Let us look at the correlation between mathematics and verbal reasoning. Suppose we took a range of children from Years 4, 5 and 6. We could develop suitable tests to cover the gap in ages. Some of the Year 4 questions would need to be easier than those offered for the more able Year 5 and Year 6 children. We would hope, if it was an eleven plus test, that the older children would be able to answer many of the more difficult questions.
To achieve a pass mark the scores of the two tests would be added together – and a pass mark would be established. Some children would, therefore, pass while other would not achieve the pass mark.
There are, however, differences in the ages of the children taking the tests. One way to try to eliminate the age difference would be to express each score as a deviation from the mean score of each Year Group. We could then see if there is a correlation between the scores on the two tests – but the correlation would be on the deviations from the mean – rather than the raw scores.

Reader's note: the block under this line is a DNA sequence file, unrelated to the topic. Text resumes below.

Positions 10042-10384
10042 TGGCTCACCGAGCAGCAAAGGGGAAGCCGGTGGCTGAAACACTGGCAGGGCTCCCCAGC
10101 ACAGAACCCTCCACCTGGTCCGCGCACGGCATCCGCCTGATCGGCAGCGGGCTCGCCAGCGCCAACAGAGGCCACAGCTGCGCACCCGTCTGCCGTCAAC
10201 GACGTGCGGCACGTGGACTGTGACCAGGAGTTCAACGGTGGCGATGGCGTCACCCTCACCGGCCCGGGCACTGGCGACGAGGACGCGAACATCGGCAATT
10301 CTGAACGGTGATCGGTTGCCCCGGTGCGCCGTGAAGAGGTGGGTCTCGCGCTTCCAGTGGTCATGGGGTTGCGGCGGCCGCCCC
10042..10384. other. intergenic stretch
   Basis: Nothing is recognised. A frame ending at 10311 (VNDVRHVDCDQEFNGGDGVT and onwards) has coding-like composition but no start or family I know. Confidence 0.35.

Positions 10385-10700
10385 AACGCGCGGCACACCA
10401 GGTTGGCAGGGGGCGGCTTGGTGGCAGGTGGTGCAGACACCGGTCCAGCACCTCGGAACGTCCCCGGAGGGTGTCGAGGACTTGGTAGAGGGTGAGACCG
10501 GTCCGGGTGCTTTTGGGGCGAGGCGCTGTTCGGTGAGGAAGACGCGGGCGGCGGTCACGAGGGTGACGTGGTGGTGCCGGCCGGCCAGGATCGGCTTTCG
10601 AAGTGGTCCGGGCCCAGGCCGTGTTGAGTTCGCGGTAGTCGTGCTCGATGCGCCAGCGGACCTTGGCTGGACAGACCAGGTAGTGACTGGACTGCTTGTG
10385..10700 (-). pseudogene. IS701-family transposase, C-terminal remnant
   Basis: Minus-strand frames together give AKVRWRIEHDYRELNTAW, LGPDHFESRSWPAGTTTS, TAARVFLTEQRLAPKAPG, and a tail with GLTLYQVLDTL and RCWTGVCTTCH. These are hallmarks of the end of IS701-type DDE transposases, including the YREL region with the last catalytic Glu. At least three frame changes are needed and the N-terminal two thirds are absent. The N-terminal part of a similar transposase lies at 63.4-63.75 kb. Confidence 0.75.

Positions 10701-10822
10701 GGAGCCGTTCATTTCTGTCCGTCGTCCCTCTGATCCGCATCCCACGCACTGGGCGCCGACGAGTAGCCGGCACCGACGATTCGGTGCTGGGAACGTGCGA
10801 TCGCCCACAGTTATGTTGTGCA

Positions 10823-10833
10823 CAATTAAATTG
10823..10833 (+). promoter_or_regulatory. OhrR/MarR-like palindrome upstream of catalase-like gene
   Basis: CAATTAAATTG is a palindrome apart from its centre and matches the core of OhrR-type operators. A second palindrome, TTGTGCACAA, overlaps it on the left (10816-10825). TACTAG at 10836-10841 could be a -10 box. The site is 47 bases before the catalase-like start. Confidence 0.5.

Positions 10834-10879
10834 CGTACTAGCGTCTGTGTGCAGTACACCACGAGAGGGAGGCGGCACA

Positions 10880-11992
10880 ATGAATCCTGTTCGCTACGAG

We could then use this evidence to say that the mathematics test was harder than the verbal reasoning test – or vice versa. Without this evidence we have to rely on anecdotal evidence rather than cold facts.
If, and this would be a big if, all the children could be given an I.Q. test then it would be possible to try to find a correlation between intelligence and verbal reasoning and the intelligence and mathematics. Adding a third party may help!
Correlation, however, does not imply a direct casual relationship- the connection between the correlated measures may be indirect and rely on other factors.
“All my friends found the mathematics hard. We all found the reasoning easy.”
We would all need to be rather cautions about accepting that `all my friends’ implies a strong correlation. The eleven plus board, however, do not offer any information on the tests other than to offer a pass mark or a fail. Should we be offered the opportunity to apply for more and different information?